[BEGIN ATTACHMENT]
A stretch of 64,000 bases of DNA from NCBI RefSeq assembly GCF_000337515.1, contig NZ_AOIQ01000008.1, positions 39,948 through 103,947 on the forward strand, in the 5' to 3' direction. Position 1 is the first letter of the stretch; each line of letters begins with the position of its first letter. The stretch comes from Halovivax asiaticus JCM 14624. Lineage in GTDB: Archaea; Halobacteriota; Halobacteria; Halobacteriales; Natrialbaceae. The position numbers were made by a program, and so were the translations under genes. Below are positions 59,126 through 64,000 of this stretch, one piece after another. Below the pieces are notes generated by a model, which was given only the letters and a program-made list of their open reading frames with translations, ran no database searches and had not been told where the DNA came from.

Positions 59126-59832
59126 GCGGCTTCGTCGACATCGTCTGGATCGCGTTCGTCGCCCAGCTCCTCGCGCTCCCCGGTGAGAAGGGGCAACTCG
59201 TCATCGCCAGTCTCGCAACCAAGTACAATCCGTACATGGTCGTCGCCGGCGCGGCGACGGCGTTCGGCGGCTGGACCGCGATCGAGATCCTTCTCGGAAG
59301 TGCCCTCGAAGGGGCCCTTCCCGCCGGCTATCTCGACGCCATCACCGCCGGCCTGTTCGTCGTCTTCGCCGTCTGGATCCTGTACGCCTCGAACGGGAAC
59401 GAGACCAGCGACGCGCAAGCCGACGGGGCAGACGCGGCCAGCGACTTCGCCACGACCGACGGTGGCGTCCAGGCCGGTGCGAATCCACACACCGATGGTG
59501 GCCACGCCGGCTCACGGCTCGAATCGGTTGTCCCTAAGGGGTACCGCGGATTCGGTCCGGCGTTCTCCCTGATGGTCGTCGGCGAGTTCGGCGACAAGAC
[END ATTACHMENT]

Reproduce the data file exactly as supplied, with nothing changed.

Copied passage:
A stretch of 64,000 bases of DNA from NCBI RefSeq assembly GCF_000337515.1, contig NZ_AOIQ01000008.1, positions 39,948 through 103,947 on the forward strand, in the 5' to 3' direction. Position 1 is the first letter of the stretch; each line of letters begins with the position of its first letter. The stretch comes from Halovivax asiaticus JCM 14624. Lineage in GTDB: Archaea; Halobacteriota; Halobacteria; Halobacteriales; Natrialbaceae. The position numbers were made by a program, and so were the translations under genes. Below are positions 59,126 through 64,000 of this stretch, one piece after another. Below the pieces are notes generated by a model, which was given only the letters and a program-made list of their open reading frames with translations, ran no database searches and had not been told where the DNA came from.

Positions 59126-59832
59126 GCGGCTTCGTCGACATCGTCTGGATCGCGTTCGTCGCCCAGCTCCTCGCGCTCCCCGGTGAGAAGGGGCAACTCG
59201 TCATCGCCAGTCTCGCAACCAAGTACAATCCGTACATGGTCGTCGCCGGCGCGGCGACGGCGTTCGGCGGCTGGACCGCGATCGAGATCCTTCTCGGAAG
59301 TGCCCTCGAAGGGGCCCTTCCCGCCGGCTATCTCGACGCCATCACCGCCGGCCTGTTCGTCGTCTTCGCCGTCTGGATCCTGTACGCCTCGAACGGGAAC
59401 GAGACCAGCGACGCGCAAGCCGACGGGGCAGACGCGGCCAGCGACTTCGCCACGACCGACGGTGGCGTCCAGGCCGGTGCGAATCCACACACCGATGGTG
59501 GCCACGCCGGCTCACGGCTCGAATCGGTTGTCCCTAAGGGGTACCGCGGATTCGGTCCGGCGTTCTCCCTGATGGTCGTCGGCGAGTTCGGCGACAAGAC